Up to 70,000 people attended a mourning march commemorating slain politician and Kremlin critic Boris Nemtsov. Many participants described his assassination on Feb. 27 as a personal tragedy; Russia’s opposition called it a point of no return. Pundits point out that without Nemtsov the opposition will find it even more difficult to unite.
Up to 70,000 people attend march to commemorate slain Kremlin critic. Source: RG
Tens of thousands of Russians have marched in central Moscow to commemorate prominent opposition figure and former first deputy prime minister of Russia Boris Nemtsov, who was shot dead in the shadow of the Kremlin by unknown assailants late at night on Feb. 28.
According to the Interior Ministry, the mourning march, held on Sunday, March 1, gathered some 16,500 participants, though organizers say it was attended by at least 70,000 people, and photographs of the march appear to support this claim.
The tragedy changed the opposition’s plans: They had originally planned a “Spring” anti-crisis march in Maryino (a Moscow suburb) but decided that this would be inappropriate in the light of Nemtsov’s killing, and agreed a new route with the city authorities.
‘Nemtsov’s tragedy is my tragedy’
Before the march started, there was a long line outside a flower shop near Smolenskaya Square, where people waited to buy flowers to take with them to the march. Although in the square itself there were numerous walk-through metal detectors and people’s bags were checked, there was hardly any visible police presence along the rest of the route of the march.
People walked along slowly in complete silence, carrying portraits of Nemtsov, Russian flags with black ribbons attached to them and placards that read: “Heroes do not die,” “He died for Russia’s future,” “They were afraid of you, Boris,” “Propaganda kills,” and “I am not afraid.”
“I am devastated by this death,” said pensioner Yevgeniya Ipatova. “Russia is losing its best sons. He could have been a great scientist [Nemtsov had over 60 scientific papers on physics published – RBTH]. Instead he decided to devote himself to the people, but the people did not understand him.”
“I want to live in a free country. I don’t like it when we are being shot, when we are being blown up. I want to be able to publicly say what I like and what I don’t like. That is why the tragedy of Boris Nemtsov is my tragedy too,” said Viktor Artamonov, who had worked with the murdered politician since 1992.
Death as consolidation?
As the silent march approached its end, there were a number of individual cries of “Russia without Putin!” from participants near the head of the column, where opposition activists headed by former Russian Prime Minister Mikhail Kasyanov were marching, though others warned that shouting would be seen as an act of provocation. The march ended with the column filing slowly onto Bolshoi Moskvoretsky Bridge, where Nemtsov was gunned down.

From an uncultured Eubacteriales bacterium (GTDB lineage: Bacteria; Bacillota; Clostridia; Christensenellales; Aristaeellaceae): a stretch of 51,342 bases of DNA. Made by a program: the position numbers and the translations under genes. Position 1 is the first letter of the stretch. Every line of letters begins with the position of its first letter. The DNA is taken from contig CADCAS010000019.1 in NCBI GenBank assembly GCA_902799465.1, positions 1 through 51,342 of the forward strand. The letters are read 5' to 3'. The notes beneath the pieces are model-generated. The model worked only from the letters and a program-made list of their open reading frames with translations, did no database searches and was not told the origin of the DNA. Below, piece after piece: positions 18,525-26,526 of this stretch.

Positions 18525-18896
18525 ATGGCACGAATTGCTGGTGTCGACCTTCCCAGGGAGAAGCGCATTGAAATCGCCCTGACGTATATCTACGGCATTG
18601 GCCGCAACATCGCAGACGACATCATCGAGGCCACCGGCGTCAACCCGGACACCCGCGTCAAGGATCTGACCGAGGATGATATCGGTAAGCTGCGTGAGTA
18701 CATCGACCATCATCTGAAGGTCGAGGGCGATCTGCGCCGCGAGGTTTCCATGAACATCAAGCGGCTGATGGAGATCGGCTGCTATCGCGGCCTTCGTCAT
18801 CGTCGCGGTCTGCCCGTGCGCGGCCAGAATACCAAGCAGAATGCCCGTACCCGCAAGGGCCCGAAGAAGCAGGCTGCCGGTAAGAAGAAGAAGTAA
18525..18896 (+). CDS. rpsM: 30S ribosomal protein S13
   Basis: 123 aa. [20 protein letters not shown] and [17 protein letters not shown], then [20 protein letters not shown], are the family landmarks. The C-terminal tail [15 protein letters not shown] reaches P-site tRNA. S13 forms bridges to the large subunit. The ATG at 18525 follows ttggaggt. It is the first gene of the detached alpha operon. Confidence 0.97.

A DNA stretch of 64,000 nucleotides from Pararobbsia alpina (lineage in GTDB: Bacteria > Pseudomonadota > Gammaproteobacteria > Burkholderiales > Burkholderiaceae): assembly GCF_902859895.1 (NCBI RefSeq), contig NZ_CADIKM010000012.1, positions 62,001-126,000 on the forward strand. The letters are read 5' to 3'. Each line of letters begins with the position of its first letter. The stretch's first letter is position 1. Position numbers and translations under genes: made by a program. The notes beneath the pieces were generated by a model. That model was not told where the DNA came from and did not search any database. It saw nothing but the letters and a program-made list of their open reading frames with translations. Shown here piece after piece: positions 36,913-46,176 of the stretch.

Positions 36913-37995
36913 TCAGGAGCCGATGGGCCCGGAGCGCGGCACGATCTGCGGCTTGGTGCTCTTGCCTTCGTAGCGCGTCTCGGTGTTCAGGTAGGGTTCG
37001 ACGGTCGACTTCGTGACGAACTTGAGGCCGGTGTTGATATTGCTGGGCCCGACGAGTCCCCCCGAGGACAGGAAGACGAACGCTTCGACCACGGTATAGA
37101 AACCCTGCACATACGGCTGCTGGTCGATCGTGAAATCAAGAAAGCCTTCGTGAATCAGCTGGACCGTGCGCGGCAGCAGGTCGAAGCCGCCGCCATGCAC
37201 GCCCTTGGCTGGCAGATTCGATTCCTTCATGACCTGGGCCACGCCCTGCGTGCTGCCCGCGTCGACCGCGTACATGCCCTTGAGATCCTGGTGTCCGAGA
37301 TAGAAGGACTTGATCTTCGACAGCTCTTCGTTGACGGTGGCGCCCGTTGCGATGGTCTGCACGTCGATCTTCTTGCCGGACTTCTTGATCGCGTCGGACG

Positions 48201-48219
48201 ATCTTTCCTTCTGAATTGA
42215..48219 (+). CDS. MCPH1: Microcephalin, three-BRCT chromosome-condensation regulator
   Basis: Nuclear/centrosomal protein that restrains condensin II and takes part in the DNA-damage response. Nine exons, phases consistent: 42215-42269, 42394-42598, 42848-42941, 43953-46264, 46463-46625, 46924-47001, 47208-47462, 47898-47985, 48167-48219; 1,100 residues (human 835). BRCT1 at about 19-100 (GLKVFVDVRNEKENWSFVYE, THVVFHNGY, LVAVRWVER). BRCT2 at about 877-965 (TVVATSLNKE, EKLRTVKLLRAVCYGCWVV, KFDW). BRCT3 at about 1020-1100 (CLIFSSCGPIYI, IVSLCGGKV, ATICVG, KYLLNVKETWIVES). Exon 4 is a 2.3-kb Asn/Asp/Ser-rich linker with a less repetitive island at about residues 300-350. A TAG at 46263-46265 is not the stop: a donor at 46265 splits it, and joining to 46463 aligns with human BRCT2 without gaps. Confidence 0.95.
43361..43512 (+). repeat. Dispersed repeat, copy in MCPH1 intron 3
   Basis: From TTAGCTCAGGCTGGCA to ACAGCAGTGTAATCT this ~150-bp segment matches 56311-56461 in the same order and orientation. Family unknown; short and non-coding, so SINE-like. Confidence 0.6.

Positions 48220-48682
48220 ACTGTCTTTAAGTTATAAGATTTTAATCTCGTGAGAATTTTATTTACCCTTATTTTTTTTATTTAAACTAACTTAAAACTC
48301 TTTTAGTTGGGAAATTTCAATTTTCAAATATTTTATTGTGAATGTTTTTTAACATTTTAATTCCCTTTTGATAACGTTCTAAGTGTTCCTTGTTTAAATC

The opposition’s view of the murder was presented by Ilya Yashin, a close friend and associate of Boris Nemtsov. He told journalists: “For Russian society and the opposition, it [Nemtsov’s death] is a watershed, a point of no return of sorts. <…> I very much want to believe that democrats will at last unite, that this death will bring together opposition leaders, some of whom are not even on speaking terms with each other.”
However, political analysts polled by RBTH are rather skeptical about the opposition’s ability to unite. According to the deputy head of the Institute of Socio-Economic and Political Research close to the Kremlin, Alexander Pozhalov, it was Nemtsov who “straightened out internal conflicts in the disparate protest movement and developed the opposition strategy.”
It was Nemtsov who in late 2014 urged the opposition to unite in a coalition called “For European Choice,” recalled Pozhalov. “Clearly, the role that Alexei Navalny and his close allies play in the opposition movement will now increase, they will start pulling the blanket toward them, which may create new internal problems inside the opposition,” said the pundit.
Meanwhile, Konstantin Kalachev, head of the independent Political Expert Group, lamented that the opposition “can consolidate only around such sad events as this.” “It is a serious problem: around who and what to consolidate.” In his opinion, from the organizational point of view and from the point of view of moral leadership, the opposition is rather weak.
“In this case one should not expect that the baby will be born a month after conception. A new opposition may emerge in Russia but only when the country is hit by a really serious economic crisis. It will be an opposition that will start building its program primarily on the socio-economic agenda,” said Kalachev.
The article is first published in Russia Beyond The Headlines.